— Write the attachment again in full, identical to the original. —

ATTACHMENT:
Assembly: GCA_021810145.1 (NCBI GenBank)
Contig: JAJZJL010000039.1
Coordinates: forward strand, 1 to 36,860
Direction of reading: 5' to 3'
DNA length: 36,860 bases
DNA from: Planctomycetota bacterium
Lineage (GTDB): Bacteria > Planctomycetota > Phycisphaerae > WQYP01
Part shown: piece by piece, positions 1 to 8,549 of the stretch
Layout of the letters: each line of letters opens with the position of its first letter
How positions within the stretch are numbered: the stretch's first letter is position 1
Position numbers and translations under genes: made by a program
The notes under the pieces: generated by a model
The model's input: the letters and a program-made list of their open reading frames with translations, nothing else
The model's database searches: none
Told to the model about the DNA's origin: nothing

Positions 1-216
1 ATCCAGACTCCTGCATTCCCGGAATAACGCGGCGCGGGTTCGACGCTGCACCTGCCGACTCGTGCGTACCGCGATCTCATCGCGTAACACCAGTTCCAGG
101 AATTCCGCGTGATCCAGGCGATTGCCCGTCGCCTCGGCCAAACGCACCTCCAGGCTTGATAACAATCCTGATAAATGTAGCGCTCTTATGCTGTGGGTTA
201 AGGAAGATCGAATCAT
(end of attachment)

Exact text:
Assembly: GCA_021810145.1 (NCBI GenBank)
Contig: JAJZJL010000039.1
Coordinates: forward strand, 1 to 36,860
Direction of reading: 5' to 3'
DNA length: 36,860 bases
DNA from: Planctomycetota bacterium
Lineage (GTDB): Bacteria > Planctomycetota > Phycisphaerae > WQYP01
Part shown: piece by piece, positions 1 to 8,549 of the stretch
Layout of the letters: each line of letters opens with the position of its first letter
How positions within the stretch are numbered: the stretch's first letter is position 1
Position numbers and translations under genes: made by a program
The notes under the pieces: generated by a model
The model's input: the letters and a program-made list of their open reading frames with translations, nothing else
The model's database searches: none
Told to the model about the DNA's origin: nothing

Positions 1-216
1 ATCCAGACTCCTGCATTCCCGGAATAACGCGGCGCGGGTTCGACGCTGCACCTGCCGACTCGTGCGTACCGCGATCTCATCGCGTAACACCAGTTCCAGG
101 AATTCCGCGTGATCCAGGCGATTGCCCGTCGCCTCGGCCAAACGCACCTCCAGGCTTGATAACAATCCTGATAAATGTAGCGCTCTTATGCTGTGGGTTA
201 AGGAAGATCGAATCAT